Use the desktop library to save the state of Emacs from one session
to another. Once you save the Emacs desktop—the buffers,
their file names, major modes, buffer positions, and so on—then
subsequent Emacs sessions reload the saved desktop. By default,
the desktop also tries to save the frame and window configuration.
To disable this, set desktop-restore-frames to
(See that variable’s documentation for some related options
that you can customize to fine-tune this behavior.)
You can save the desktop manually with the command M-x
desktop-save. You can also enable automatic saving of the desktop
when you exit Emacs, and automatic restoration of the last saved
desktop when Emacs starts: use the Customization buffer (see Easy Customization) to set
desktop-save-mode to t for future
sessions, or add this line in your init file (see Init File):
desktop-save-mode is active and the desktop file exists,
Emacs auto-saves it every desktop-auto-save-timeout
seconds, if that is non-
nil and non-zero.
If you turn on
desktop-save-mode in your init file, then when
Emacs starts, it looks for a saved desktop in the current directory.
(More precisely, it looks in the directories specified by
desktop-path, and uses the first desktop it finds.)
Thus, you can have separate saved desktops in different directories,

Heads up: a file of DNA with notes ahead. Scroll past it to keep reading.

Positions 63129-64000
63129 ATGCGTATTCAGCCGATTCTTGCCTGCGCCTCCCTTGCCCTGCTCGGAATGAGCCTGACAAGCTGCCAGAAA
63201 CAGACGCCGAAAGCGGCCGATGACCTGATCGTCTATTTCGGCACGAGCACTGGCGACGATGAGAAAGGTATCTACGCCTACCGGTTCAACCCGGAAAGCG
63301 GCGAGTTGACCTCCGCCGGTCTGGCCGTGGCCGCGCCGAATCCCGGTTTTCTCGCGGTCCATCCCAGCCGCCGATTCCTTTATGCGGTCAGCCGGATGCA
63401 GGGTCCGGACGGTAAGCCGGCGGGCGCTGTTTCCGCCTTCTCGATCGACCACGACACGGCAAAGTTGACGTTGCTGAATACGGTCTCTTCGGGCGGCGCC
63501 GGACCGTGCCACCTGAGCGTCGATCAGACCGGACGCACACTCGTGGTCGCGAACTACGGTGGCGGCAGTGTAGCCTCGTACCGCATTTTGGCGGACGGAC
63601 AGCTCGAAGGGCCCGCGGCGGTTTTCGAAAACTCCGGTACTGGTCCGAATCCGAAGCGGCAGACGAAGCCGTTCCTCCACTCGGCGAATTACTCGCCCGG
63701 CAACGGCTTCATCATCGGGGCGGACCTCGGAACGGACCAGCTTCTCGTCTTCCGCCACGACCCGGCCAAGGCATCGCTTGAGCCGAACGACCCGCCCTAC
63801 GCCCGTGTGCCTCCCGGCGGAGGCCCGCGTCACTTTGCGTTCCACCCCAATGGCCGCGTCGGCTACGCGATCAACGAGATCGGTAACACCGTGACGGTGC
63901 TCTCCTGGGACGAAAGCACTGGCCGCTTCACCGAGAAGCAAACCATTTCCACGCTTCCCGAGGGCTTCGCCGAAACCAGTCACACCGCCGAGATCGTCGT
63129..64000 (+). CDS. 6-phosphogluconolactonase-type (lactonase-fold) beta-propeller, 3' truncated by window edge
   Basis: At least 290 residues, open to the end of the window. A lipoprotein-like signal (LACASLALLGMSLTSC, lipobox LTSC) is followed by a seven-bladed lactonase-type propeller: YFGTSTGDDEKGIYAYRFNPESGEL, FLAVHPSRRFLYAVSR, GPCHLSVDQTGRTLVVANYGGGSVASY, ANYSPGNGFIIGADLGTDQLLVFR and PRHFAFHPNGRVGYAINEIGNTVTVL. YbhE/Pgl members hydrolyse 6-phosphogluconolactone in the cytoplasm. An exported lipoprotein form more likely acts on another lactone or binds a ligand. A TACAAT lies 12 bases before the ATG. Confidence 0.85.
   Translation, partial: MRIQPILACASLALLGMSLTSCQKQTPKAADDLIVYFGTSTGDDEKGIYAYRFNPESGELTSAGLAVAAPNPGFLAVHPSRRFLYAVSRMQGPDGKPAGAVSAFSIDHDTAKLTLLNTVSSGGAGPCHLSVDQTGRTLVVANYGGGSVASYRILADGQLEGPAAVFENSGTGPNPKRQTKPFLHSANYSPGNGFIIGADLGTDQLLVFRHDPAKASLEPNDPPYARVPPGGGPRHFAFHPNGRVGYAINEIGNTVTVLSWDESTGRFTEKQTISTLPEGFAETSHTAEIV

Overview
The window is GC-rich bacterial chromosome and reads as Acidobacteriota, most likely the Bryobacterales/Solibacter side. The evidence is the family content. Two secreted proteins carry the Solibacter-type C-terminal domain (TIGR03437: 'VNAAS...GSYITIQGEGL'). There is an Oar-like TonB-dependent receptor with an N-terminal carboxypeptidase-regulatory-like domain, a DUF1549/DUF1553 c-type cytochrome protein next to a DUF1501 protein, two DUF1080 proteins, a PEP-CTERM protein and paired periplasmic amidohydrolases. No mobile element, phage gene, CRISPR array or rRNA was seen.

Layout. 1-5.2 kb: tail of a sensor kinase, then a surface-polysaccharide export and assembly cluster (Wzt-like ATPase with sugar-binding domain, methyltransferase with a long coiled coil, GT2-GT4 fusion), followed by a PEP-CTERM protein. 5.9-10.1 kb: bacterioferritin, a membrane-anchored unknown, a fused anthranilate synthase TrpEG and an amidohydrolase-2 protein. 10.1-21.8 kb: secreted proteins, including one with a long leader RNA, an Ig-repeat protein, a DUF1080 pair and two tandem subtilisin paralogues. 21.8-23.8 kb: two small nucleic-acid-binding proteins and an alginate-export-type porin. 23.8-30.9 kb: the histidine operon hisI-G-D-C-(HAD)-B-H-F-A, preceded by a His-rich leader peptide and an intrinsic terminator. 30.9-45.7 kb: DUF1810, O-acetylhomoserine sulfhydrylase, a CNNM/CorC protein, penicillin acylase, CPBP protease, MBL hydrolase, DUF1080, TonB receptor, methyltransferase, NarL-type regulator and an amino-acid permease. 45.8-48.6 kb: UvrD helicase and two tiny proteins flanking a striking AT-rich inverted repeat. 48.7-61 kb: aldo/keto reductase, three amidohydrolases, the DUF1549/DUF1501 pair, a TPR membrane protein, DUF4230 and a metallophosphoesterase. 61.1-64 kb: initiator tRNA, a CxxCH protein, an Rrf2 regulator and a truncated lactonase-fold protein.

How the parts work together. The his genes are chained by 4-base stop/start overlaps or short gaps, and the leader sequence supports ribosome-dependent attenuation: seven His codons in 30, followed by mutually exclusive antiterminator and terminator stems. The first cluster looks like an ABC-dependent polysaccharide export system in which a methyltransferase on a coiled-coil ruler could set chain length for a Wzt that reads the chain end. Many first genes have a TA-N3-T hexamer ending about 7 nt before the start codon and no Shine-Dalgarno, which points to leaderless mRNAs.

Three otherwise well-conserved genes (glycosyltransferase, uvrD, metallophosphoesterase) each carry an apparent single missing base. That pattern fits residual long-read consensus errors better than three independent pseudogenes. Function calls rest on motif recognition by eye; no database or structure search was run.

and the starting directory determines which one Emacs reloads. You
can save the current desktop and reload one saved in another directory
by typing M-x desktop-change-dir. Typing M-x
desktop-revert reverts to the desktop previously reloaded.
Specify the option ‘--no-desktop’ on the command line when you
don’t want it to reload any saved desktop. This turns off
desktop-save-mode for the current session. Starting Emacs with
the ‘--no-init-file’ option also disables desktop reloading,
since it bypasses the init file, where
usually turned on.
By default, all the buffers in the desktop are restored at one go. However, this may be slow if there are a lot of buffers in the desktop. You can specify the maximum number of buffers to restore immediately with the variable desktop-restore-eager; the remaining buffers are restored lazily, when Emacs is idle.
Type M-x desktop-clear to empty the Emacs desktop. This kills
all buffers except for internal ones, and clears the global variables
listed in desktop-globals-to-clear. If you want this to
preserve certain buffers, customize the variable
desktop-clear-preserve-buffers-regexp, whose value is a regular
expression matching the names of buffers not to kill.
If you want to save minibuffer history from one session to
another, use the